Contact: Gina Lauterio
CPI Completes Addition of New York Cases to the Registry of Prosecutorial Misconduct
WASHINGTON / July 21, 2015 – Today the Center for Prosecutor Integrity (CPI) is announcing the completion of entering all available New York prosecutorial misconduct cases to the Registry of Prosecutorial Misconduct for the years 1990-2013. The Registry now includes 567 New York misconduct decisions.
CPI has also published a graph that illustrates the main types of prosecutorial misconduct in New York cases, which can be seen here. Inflammatory statements and witness harassment account for the most common instances of misconduct, with this misconduct type occurring in 21.45% of the Registry cases for the state.
The Registry defines prosecutorial misconduct as the violation of any pertinent code of professional ethics or law, or other conduct that prejudices, or appears to prejudice, the administration of justice.
The Registry of Prosecutorial Misconduct is the only national online database that catalogs judicial and legal disciplinary committee findings of prosecutorial misconduct. The Registry allows lawmakers, researchers, legal organizations, criminal justice reform groups, and others to identify common types of misconduct, assess trends, and compare jurisdictions. The Registry database may be accessed here.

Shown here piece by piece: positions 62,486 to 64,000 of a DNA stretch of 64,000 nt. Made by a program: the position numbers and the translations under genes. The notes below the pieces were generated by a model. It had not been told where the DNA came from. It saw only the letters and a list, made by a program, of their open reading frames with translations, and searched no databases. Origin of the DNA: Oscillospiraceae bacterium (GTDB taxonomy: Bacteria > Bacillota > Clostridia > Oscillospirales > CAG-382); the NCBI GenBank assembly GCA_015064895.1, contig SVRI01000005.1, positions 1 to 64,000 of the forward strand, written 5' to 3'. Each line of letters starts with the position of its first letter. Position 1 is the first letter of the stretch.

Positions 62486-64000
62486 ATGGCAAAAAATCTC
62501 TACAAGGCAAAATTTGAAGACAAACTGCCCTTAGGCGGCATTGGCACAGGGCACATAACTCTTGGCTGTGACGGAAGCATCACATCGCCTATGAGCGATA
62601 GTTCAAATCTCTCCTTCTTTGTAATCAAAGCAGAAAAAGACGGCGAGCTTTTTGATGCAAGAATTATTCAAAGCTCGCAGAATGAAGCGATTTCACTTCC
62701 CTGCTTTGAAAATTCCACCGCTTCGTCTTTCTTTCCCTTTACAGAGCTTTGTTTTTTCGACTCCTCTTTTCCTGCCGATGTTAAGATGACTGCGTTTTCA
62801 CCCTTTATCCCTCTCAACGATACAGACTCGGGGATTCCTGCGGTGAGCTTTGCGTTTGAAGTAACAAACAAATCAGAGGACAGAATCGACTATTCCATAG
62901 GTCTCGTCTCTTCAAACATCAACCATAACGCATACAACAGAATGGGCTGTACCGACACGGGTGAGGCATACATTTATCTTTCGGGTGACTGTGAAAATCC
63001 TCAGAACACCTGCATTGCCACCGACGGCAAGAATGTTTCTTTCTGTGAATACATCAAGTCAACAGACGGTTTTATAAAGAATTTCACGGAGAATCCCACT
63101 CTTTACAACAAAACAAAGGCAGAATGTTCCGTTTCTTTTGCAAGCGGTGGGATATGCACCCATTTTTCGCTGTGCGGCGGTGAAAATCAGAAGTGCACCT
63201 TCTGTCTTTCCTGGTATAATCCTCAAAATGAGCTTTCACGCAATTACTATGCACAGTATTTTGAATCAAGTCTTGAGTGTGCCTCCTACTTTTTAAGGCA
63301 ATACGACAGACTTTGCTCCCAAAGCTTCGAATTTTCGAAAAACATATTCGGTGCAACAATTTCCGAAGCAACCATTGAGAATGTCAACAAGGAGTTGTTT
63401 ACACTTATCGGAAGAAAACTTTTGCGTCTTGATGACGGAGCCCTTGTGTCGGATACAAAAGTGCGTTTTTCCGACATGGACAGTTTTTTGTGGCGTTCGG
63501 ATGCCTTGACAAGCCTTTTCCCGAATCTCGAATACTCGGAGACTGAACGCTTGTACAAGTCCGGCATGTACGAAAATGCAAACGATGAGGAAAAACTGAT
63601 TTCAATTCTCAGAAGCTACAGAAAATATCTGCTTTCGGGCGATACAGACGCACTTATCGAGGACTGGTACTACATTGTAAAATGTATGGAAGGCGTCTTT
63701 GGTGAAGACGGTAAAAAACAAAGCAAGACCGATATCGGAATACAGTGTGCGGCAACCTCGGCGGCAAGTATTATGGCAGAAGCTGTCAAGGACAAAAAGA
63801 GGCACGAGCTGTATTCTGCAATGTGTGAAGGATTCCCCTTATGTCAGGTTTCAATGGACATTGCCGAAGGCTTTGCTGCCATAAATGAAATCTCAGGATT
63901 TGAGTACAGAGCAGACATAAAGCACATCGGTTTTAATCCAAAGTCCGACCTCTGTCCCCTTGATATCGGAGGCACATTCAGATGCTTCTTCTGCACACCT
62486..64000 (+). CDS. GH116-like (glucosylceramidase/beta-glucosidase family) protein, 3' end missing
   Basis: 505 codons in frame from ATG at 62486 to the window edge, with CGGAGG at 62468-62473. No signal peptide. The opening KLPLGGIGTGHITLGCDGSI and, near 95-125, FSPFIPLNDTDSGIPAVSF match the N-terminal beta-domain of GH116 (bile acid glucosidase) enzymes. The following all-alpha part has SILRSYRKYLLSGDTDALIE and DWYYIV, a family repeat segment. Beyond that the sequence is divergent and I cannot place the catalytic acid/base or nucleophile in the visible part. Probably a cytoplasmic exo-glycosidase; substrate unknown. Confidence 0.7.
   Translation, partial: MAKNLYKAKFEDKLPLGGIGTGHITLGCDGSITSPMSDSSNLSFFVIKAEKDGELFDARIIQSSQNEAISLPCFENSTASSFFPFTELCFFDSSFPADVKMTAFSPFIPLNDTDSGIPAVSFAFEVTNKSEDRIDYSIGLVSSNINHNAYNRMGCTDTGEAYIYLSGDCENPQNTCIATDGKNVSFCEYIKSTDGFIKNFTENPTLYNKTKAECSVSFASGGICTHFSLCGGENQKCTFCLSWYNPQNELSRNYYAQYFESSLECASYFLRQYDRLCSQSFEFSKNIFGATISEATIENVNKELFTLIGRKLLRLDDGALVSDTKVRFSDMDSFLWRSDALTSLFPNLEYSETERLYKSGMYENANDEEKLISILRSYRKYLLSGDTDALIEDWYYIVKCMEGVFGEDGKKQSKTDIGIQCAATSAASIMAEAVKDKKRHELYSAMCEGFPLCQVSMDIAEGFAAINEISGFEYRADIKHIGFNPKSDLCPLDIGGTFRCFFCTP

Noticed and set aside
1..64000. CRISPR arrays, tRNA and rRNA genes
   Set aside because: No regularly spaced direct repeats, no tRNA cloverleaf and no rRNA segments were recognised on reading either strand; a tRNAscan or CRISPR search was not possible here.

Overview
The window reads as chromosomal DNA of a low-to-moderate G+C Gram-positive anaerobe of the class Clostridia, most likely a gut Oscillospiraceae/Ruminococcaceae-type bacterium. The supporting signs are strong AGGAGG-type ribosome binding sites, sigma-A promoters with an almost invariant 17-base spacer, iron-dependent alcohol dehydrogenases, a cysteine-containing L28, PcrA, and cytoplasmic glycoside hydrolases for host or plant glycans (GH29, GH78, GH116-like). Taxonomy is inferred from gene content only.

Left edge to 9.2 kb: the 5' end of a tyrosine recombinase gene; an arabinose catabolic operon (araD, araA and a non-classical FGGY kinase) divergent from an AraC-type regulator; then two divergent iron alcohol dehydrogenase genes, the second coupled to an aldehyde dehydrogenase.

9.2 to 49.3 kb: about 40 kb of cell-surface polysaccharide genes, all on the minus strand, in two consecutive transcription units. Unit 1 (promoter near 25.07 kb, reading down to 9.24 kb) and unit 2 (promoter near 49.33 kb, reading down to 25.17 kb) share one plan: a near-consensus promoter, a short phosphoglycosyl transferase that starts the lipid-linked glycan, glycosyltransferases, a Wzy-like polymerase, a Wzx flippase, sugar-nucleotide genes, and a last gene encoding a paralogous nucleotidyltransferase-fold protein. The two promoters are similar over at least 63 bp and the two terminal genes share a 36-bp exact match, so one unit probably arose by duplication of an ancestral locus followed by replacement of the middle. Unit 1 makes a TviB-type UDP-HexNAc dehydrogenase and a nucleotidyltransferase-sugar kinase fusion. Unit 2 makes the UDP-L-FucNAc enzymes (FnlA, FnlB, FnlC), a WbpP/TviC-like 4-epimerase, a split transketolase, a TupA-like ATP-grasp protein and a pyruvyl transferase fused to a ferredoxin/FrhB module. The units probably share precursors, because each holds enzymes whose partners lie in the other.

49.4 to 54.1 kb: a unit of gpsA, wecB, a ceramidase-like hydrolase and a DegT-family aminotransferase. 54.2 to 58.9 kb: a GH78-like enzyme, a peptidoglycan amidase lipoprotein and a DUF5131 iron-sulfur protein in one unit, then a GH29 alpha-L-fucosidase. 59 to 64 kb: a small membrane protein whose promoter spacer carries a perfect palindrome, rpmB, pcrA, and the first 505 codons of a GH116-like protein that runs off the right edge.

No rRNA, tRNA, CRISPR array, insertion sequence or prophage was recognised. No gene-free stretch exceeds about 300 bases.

The database includes over 15 fields such as Crime, State, Prosecutor Name, Trial Year, Misconduct Type, and Sanction Type. Information in the database can be accessed using Sort, Filter, and Search functions.
The database currently includes 813 cases of misconduct by federal and state prosecutors. CPI will next add cases from the state of Texas. Additional, high-profile prosecutorial misconduct cases across the country will be added as they are reported. New cases are added on a weekly basis.
“We are excited to expand the Registry into Texas, a state where important criminal justice reform measures are being implemented,” notes Philip Kuhn, CPI Chairman. “Including these cases will allow for revealing comparisons of judicial and prosecutorial activity.”
The Center for Prosecutor Integrity is working to strengthen prosecutorial ethics, restore the presumption of innocence, curb over-criminalization, and bring an end to wrongful convictions: http://www.prosecutorintegrity.org/